If a FX swing trader regularly trades 3 currency pairs then a series of circa 150+ consecutive losses would have to occur in order to wipe the account out, a situation which would be close on impossible to replicate even if selecting completely random trades. If the win/loss ratio was around one trade won to every two lost, then circa 300+ losers would be required to wipe the account out. I’d expect a swing trader to be taking circa two trades per pair per week, or at the extreme perhaps ten trades across three pairs.

Therefore it could take nearly 18 months before an account is wiped out if the losers exceed the wins by a 2:1 ratio. However, during this time you’d expect a dedicated trader to be constantly analysing their overall performance to improve all aspects of the 3Ms, therefore this extreme loss is unlikely.

An equal distribution of wins and losses can result in profitability if the MM is sound and if your pip wins are greater than you losses perhaps by 2:1. So we can clearly see that sound MM is key to account longevity and later will determine your profitability. But here’s another issue; when you know how much you’re risking on each trade, and you suspect you are developing a positive expectancy to your edge, then you’re exercising superb trader discipline which eliminates chaos and indecision.

This directly impacts on the other critical success factor of trading, your mindset. Once you’ve established a tolerance for acceptable risk and you begin to see positive results, you’re entering a trading zone where you can begin to feel more confident as your trading ‘smarts’ evolve.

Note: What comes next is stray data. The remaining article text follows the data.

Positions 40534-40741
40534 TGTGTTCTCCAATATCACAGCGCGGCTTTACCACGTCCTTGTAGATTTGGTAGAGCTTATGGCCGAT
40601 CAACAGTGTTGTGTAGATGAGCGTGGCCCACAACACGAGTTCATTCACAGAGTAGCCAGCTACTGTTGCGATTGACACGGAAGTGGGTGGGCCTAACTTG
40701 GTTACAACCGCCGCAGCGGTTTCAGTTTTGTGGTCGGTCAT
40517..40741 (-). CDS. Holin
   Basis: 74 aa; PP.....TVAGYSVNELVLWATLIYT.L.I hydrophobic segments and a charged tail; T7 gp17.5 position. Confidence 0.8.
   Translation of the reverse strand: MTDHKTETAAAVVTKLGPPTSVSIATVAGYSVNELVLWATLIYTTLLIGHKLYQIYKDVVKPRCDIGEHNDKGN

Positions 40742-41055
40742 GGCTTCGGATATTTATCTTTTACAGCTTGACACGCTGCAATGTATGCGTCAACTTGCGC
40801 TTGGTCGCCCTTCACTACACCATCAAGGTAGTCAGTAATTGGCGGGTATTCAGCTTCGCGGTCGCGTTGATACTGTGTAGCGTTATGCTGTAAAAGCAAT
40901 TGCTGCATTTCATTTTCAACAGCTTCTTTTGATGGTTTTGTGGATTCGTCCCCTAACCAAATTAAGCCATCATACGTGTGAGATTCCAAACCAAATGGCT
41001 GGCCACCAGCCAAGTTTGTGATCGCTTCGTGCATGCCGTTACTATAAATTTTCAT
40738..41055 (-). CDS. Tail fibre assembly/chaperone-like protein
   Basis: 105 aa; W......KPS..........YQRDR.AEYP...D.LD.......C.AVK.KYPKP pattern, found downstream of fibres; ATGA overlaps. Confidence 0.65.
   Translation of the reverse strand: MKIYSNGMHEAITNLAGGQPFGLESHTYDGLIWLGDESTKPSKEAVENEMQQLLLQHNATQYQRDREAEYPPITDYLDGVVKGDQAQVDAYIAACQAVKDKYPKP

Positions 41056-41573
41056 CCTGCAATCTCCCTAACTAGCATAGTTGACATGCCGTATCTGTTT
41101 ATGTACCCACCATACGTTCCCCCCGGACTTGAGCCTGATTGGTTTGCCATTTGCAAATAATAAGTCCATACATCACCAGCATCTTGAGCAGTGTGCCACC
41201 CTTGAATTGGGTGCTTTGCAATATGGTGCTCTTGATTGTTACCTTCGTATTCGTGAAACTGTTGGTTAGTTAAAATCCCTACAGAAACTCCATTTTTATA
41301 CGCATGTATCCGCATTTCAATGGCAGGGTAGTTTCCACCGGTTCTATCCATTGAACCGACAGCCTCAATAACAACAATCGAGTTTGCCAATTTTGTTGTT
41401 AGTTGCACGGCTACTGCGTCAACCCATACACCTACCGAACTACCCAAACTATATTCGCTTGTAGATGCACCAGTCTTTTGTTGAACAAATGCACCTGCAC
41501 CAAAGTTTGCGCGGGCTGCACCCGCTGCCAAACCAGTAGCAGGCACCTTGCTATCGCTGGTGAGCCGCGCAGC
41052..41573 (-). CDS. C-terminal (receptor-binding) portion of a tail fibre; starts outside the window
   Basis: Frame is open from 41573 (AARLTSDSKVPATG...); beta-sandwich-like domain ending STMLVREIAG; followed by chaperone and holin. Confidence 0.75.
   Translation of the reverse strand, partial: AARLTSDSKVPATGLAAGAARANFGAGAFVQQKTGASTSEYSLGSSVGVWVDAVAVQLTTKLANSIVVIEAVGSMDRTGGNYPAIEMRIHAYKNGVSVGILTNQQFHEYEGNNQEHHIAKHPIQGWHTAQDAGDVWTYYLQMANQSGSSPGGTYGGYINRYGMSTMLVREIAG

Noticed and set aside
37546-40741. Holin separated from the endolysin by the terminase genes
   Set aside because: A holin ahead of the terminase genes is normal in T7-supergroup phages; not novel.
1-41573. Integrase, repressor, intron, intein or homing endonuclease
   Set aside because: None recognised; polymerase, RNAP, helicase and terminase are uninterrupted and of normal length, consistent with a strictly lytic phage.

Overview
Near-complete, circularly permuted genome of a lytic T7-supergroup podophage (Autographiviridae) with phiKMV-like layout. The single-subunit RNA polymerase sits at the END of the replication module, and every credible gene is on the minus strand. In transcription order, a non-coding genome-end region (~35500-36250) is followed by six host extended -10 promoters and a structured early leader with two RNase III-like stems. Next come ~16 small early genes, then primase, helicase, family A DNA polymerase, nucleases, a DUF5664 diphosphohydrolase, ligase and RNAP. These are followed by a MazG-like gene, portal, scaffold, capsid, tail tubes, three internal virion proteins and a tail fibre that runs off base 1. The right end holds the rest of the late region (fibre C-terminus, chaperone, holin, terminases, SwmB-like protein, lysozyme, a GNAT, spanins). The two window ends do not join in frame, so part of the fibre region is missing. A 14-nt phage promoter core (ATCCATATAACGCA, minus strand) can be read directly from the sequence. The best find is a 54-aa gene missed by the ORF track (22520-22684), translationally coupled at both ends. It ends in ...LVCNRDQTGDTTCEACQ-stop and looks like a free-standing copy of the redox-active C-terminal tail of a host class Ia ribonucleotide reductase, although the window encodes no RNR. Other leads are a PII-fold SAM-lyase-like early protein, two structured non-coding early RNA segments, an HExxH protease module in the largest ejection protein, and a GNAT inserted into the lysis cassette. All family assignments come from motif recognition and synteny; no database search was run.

Discipline, focus, overcoming fear, adapting, reacting, high levels of concentration, a professional outlook and approach to your business, being positive with regards to your positive expectancy, adapting your lifestyle to your business, identifying the key times of the day and the days of the week that price is likely to move..all these elements help create your unique trader DNA.

Being a disciplined trader and having respect for the market as you develop ‘trader self-respect’, is vital to enjoy success in this industry. Practising market respect, (only risking a maximum 2% per trade), is essential to developing that discipline. Only taking the trade based on your rules and never ever violating those rules throughout any given trade is critical. This is not ‘method’ in operation it’s mindset and money management and the distinct disciplines are often confused.

It is impossible to repeatedly exercise a winning method without a sound mindset and equally robust MM. As sole operators we only have ourselves to rely on, we must be highly disciplined in order to be effective, instilling correct MM creates inherent discipline leading to a more confident, less chaotic rule based trading edge. This correlation of critical success factors will undoubtedly help you build the secure foundations necessary for long term success.

 Jesse Livermore, quotes to remember;

  • You never know ’til you bet!
  • A loss never bothers me after I take it. I forget it overnight. But being wrong – not taking the loss – that is what does damage to the pocketbook and to the soul.
  • The game does not change and neither does human nature.
  • Among the hazards of speculation the happening of the unexpected – I might even say of the unexpectable – ranks high.
  • If I hadn’t made money some of the time I might have acquired market wisdom quicker
  • After spending many years in Wall Street and after making and losing millions of dollars I want to tell you this; It never was my thinking that made the big money for me, it was my sitting.